Yale School of Architecture Exhibits House by Seminal Designer Jean Prouvé

A prefabricated metal house constructed by French designer Jean Prouvé, and recently transported from its home in the Congo Republic, will be the subject of a two-part exhibition at the Yale School of Architecture: within the gallery of the landmark Art and Architecture (A&A) building, from February 14 through May 6, and outdoors, beside the A&A building, from mid-April through June.

Less known to the public than his contemporaries Charles Eames and Marcel Breuer, Prouvé has only recently been acknowledged as one of the most influential European designers of the 20th century. Prouvé’s output, ranging from household furnishings to industrial buildings and residential homes, is notable for his signature use of industrial metals like sheet steel and aluminum.

The exhibition at the Yale School of Architecture Gallery is organized around a building Prouvé constructed in 1951 as a prototype for inexpensive, readily assembled housing that could be easily transported to France’s African colonies. Fabricated in Prouvé’s French workshops, the Tropical House – as it is known – was carried in the cargo hold of an Air France plane to Africa. It was erected in the town of Brazzaville and remained there for 50 years. In 1999, retired commodities trader, rare car collector and Yale alumnus Robert M. Rubin had the Tropical House disassembled, packed up and shipped to France, where it was painstakingly restored.

The Yale exhibition is the first public display of the house outside France. A 400-square-foot end section of the house – approximately one-fourth of the entire structure – will be erected inside the gallery of the A&A building. The open end of the displayed section will face into the main exhibition space. The exhibition will include photographs by Mark Lyon, plans, artifacts and a short film documenting the Tropical House from its return to France and the completion of its restoration near Paris last summer. Related Prouvéobjects, such as furniture made for export to the tropics, will also be included. The exhibition was organized and designed by Dean Sakamoto, director of exhibitions at the Yale School of Architecture.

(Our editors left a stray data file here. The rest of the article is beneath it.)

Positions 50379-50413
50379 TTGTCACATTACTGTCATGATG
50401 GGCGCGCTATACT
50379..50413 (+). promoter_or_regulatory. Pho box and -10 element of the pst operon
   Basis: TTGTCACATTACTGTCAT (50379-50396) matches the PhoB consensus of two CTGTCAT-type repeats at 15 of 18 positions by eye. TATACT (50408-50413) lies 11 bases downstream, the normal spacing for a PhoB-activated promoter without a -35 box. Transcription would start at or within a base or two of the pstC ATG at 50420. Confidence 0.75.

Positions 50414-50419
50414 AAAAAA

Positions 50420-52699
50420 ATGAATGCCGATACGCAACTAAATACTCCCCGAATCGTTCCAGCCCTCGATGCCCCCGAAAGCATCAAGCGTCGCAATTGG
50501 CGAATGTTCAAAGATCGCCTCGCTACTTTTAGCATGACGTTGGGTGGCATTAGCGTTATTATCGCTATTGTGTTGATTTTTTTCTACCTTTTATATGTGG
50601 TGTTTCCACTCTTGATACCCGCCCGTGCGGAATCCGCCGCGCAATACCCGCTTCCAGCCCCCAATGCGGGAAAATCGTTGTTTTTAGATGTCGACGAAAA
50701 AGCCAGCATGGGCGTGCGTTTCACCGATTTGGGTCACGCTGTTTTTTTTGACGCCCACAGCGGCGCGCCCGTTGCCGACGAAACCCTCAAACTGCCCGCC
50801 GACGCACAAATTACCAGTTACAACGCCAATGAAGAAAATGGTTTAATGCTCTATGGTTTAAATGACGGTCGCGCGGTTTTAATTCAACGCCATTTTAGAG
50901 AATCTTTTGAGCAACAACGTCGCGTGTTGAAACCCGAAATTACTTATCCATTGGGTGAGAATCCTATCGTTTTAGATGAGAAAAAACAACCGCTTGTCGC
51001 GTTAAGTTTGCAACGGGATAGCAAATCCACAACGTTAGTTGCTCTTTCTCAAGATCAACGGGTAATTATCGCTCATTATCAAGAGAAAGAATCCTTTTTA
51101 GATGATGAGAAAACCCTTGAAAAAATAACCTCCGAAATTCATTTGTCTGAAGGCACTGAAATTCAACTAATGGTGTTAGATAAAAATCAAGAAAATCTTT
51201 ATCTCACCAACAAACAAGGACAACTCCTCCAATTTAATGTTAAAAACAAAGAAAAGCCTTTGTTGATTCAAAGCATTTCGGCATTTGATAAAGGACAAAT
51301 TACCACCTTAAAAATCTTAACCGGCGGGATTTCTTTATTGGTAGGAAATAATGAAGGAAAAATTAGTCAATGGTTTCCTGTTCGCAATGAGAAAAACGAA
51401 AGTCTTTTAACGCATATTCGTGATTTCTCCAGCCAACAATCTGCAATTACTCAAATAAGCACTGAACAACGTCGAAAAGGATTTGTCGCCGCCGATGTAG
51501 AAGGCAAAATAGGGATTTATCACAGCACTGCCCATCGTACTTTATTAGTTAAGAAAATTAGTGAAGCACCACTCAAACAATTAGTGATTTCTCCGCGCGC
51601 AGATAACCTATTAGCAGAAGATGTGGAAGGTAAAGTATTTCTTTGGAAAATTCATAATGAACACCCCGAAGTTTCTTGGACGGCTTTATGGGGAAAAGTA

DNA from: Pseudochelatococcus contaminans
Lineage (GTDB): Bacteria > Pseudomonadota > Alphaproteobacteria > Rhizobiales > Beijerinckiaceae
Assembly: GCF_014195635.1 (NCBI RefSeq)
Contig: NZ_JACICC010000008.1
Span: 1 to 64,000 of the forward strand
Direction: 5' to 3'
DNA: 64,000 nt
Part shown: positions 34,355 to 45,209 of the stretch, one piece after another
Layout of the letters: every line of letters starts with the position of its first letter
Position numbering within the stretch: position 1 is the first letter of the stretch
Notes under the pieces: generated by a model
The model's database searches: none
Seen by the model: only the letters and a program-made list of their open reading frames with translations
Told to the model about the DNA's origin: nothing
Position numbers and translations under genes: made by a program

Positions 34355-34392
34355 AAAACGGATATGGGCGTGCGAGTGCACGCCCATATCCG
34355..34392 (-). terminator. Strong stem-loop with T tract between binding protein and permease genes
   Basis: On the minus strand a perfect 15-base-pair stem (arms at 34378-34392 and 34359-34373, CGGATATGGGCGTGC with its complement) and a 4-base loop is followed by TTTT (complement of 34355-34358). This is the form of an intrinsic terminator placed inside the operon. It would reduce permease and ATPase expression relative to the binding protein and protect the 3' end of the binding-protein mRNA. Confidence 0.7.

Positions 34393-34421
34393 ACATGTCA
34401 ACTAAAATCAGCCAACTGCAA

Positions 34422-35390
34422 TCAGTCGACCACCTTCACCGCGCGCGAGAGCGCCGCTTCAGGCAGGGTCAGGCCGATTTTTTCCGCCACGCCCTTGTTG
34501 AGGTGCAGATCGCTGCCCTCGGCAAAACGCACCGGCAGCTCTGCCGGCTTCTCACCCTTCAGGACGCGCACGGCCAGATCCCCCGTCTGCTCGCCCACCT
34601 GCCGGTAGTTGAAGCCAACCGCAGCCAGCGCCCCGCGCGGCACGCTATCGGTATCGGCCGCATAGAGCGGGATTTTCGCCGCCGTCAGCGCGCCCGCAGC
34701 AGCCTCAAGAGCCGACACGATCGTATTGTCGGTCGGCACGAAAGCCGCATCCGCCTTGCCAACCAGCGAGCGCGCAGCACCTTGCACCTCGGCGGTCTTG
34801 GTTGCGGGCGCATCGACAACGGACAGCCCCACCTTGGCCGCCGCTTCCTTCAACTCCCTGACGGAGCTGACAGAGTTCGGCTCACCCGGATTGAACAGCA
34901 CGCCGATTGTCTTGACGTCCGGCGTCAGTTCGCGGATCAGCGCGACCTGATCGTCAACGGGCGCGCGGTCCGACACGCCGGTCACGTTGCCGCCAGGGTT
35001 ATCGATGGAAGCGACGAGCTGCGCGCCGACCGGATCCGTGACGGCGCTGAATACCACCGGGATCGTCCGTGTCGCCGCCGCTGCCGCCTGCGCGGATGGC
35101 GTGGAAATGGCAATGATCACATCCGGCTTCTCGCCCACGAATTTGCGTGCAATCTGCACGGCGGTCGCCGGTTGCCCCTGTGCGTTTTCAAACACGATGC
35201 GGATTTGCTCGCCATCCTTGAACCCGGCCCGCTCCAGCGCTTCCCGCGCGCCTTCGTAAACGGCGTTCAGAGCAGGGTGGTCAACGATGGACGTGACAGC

In mid-April the entire house will be erected on the vacant lot adjoining the A&A building, where it will remain through June. A barrier fence to the building site will be designed with viewing portals to permit the daily observation of the house, from its assembly, which is expected to take five men two weeks to complete, to its full reconstruction. The house will be visible from York Street and from windows of the A&A building.

“The opportunity to insert a full, self-supporting section of the Tropical House – which is the pinnacle of metallic architecture – inside Paul Rudolph’s equally iconic exercise in concrete, and then to put the buildings side by side, in full view of the Louis Kahn Gallery of Art, is amazing and unprecedented,” commented Rubin, the show’s curator. “Students of the architecture school, having lived for two months with an in-depth exhibition on the Tropical House, will be able to observe it going up during its two-week construction window. After all, for Prouvé, the process of construction and assembly was integral to a building’s design, especially where the program was to fabricate it in France and build it in Africa. What better way to get inside the mind of Jean Prouvé” Rubin added.

The catalog, published with funding from the French Cultural Embassy, will present antecedents to the Tropical House in Prouvé’s work and help to place this difficult to categorize designer within the larger context of 20th-century architectural history. The catalog will also feature an essay by Rubin.

Rubin will give a lecture, titled “Jean Prouvé: Legend and Legacy,” on Monday, April 4, 6:30 p.m. in Hastings Hall of the A&A Building, 180 York Street. The gallery is open Monday through Friday, 9 a.m. to 5 p.m. and Saturday, 10 a.m. to 5 p.m.

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Media Contact

Dorie Baker: dorie.baker@yale.edu, 203-432-1345